Leroy Land Development, a Nevada Corporation, Plaintiff-appellee. v. the Tahoe Regional Planning Agency, a Separate Legal Entitycreated Pursuant to an Interstate Compact Betweenthe States of California and Nevada, Etal., Defendant-appellant, 939 F.2d 696 (9th Cir. 1991)

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U.S. Court of Appeals for the Ninth Circuit - 939 F.2d 696 (9th Cir. 1991) Argued and Submitted May 16, 1991. Decided July 9, 1991

Gary A. Owen, Crowell, Susich, Owen & Tackes, Carson City, Nev., for defendant-appellant.

Thomas J. Hall, Reno, Nev., for plaintiff-appellee.

Timothy V. Kassouni, Pacific Legal Foundation, Sacramento, Cal., for amici curiae-appellees.

John K. Van de Kamp, Atty. Gen., Richard M. Frank, Acting Asst. Atty. Gen., Daniel L. Siegel and Michael L. Crow, Deputy Attys. Gen., Sacramento, Cal., for amici curiae-appellant State of Cal., et al.

Appeal from the United States District Court for the District of Nevada.

Before SCHROEDER and FARRIS, Circuit Judges, and DUMBAULD,*  District Judge.

SCHROEDER, Circuit Judge:


The principal issue we must resolve in this appeal is whether a land developer, who years ago settled a dispute with the appropriate governmental authority over issuance of a building permit, may now challenge the central condition of the settlement on the ground that unilateral imposition of such a condition by the authority would violate the principles enunciated in Nollan v. California Coastal Commission, 483 U.S. 825, 107 S. Ct. 3141, 97 L. Ed. 2d 677 (1987). The Supreme Court there articulated a two-part test to determine if a land-use regulation constitutes an unconstitutional taking without just compensation. The district court in this case ruled that the challenged provision of the settlement resulted in such an unconstitutional taking. Leroy Land Dev. Corp. v. Tahoe Regional Planning Agency, 733 F. Supp. 1399, 1401 (D. Nev. 1990). We hold that the obligation incurred under the settlement agreement could not constitute a governmental "taking" and therefore we reverse.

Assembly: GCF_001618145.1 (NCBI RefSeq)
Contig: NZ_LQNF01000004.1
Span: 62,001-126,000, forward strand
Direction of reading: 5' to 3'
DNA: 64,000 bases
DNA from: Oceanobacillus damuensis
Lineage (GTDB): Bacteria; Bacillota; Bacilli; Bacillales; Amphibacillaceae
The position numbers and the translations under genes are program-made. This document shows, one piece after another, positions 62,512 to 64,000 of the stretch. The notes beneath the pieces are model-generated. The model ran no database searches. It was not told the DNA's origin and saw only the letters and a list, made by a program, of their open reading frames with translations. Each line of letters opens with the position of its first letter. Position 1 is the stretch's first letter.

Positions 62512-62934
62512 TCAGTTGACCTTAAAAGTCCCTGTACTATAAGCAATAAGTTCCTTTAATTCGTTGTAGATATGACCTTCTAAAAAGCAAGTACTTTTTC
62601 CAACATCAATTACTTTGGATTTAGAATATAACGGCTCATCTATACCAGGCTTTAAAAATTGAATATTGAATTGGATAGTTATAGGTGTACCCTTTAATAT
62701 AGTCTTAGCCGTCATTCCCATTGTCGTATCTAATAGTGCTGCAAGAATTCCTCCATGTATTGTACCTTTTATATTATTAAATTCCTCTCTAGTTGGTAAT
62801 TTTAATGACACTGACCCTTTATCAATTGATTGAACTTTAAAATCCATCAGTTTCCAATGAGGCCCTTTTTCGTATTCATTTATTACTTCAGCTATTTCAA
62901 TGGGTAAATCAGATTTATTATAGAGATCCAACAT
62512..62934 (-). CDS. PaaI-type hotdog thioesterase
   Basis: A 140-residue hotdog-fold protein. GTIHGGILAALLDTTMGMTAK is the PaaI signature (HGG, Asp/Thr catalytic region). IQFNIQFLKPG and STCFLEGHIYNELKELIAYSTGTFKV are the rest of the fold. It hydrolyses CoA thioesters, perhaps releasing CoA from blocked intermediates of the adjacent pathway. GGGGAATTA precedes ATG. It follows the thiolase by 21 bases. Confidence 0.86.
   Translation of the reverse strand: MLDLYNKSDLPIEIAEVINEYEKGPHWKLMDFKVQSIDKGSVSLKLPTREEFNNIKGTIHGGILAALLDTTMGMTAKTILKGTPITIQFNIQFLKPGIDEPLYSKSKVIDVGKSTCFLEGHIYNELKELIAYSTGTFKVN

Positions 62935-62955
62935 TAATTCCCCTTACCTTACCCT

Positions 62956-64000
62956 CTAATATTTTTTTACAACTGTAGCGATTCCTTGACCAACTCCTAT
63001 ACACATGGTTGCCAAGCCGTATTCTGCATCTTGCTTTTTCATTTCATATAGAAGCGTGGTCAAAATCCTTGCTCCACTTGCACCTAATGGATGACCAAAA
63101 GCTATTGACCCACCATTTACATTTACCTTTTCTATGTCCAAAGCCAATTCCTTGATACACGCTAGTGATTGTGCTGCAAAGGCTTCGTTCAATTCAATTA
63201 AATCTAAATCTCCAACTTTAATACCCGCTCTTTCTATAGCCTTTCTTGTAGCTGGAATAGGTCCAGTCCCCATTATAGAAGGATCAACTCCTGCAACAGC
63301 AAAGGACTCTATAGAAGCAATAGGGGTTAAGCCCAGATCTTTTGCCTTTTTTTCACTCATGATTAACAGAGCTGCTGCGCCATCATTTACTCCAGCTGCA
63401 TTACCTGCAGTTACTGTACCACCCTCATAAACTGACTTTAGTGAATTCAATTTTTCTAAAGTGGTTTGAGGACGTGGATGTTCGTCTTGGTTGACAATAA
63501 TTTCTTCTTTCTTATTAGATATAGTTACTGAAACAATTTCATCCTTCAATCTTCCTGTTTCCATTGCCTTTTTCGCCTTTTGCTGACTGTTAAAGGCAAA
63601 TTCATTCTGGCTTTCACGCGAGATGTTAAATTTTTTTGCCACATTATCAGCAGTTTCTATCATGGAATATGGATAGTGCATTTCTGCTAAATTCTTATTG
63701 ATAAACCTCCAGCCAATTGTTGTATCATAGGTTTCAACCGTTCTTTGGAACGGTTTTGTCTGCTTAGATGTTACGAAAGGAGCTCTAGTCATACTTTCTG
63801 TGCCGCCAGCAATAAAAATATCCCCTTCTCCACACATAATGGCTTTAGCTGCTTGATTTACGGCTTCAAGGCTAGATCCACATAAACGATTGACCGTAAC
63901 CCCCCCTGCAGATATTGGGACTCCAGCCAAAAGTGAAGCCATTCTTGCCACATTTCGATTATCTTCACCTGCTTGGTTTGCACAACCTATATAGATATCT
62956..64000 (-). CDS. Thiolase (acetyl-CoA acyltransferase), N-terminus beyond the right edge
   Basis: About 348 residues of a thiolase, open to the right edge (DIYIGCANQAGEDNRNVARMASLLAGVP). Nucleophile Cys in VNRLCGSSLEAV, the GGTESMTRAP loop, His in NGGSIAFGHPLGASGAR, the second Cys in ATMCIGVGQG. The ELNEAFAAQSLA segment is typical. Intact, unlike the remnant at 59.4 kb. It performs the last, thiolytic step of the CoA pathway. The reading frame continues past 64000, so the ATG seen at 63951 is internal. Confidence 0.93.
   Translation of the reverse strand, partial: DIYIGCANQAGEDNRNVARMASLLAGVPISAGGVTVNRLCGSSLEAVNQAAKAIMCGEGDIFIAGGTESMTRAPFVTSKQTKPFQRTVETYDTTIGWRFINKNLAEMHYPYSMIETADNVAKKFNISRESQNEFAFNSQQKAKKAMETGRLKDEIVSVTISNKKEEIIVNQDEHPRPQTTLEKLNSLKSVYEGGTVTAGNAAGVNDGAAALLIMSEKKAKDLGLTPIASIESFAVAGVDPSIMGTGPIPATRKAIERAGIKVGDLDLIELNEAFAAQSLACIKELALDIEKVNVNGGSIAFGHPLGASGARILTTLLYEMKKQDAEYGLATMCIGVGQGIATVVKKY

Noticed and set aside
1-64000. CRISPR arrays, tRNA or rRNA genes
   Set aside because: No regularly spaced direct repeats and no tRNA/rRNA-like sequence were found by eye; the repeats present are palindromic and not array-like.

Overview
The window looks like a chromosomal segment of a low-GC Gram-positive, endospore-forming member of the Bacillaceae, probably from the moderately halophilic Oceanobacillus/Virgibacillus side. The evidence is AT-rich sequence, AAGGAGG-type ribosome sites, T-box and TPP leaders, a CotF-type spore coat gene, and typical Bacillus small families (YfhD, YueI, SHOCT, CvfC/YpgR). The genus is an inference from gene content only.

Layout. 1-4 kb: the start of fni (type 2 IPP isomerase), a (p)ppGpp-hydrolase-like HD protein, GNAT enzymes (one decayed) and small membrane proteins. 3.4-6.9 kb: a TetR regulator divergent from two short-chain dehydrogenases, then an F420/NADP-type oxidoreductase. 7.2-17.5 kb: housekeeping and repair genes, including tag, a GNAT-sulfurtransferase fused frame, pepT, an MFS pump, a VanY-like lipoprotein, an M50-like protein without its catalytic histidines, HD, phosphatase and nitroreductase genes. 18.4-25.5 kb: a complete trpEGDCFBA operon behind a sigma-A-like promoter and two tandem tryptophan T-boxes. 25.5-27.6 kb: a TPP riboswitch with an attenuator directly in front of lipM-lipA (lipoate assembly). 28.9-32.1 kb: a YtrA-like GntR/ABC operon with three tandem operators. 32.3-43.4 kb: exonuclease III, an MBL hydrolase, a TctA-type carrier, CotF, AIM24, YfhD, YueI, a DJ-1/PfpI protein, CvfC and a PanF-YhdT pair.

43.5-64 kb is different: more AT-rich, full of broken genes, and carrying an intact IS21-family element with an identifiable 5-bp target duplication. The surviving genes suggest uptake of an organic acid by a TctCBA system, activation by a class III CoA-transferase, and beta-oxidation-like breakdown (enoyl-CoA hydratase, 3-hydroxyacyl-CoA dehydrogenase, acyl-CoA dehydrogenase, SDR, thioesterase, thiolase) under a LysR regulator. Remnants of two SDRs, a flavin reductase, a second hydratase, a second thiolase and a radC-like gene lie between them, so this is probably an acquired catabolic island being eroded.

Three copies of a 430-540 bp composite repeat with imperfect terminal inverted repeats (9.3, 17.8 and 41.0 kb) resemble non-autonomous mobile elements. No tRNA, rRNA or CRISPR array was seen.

The plaintiff-appellee is Leroy Land Development Corporation ("Leroy"), a company currently engaged in the development of a condominium project off the shores of Lake Tahoe, Nevada. The appellant-defendant is the Tahoe Regional Planning Agency ("TRPA"), a regulatory agency with jurisdiction over the Lake Tahoe Basin. TRPA was created in 1969 by interstate compact between California and Nevada, and was approved by Congress in response to growing concern about the adverse environmental effects of increased population and development in the Lake Tahoe Basin. See California v. Tahoe Regional Planning Agency, 766 F.2d 1308, 1310-12 (9th Cir. 1985) (explaining history and authority of TRPA). TRPA was charged with adopting a regional plan and promulgating regulations that would allow limited development with an eye toward preserving the lake.